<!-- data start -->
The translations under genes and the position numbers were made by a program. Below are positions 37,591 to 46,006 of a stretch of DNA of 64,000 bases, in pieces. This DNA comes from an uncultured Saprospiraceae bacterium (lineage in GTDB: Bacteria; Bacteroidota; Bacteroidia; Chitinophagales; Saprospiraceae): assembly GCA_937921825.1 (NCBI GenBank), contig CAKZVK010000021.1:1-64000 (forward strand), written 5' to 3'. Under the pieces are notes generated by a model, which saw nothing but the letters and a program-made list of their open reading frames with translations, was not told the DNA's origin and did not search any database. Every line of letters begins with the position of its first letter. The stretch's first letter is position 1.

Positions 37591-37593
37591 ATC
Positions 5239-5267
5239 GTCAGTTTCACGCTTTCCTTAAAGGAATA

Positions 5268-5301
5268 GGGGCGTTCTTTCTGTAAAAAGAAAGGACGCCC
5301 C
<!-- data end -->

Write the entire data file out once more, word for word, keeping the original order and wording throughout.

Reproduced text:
The translations under genes and the position numbers were made by a program. Below are positions 37,591 to 46,006 of a stretch of DNA of 64,000 bases, in pieces. This DNA comes from an uncultured Saprospiraceae bacterium (lineage in GTDB: Bacteria; Bacteroidota; Bacteroidia; Chitinophagales; Saprospiraceae): assembly GCA_937921825.1 (NCBI GenBank), contig CAKZVK010000021.1:1-64000 (forward strand), written 5' to 3'. Under the pieces are notes generated by a model, which saw nothing but the letters and a program-made list of their open reading frames with translations, was not told the DNA's origin and did not search any database. Every line of letters begins with the position of its first letter. The stretch's first letter is position 1.

Positions 37591-37593
37591 ATC
Positions 5239-5267
5239 GTCAGTTTCACGCTTTCCTTAAAGGAATA

Positions 5268-5301
5268 GGGGCGTTCTTTCTGTAAAAAGAAAGGACGCCC
5301 C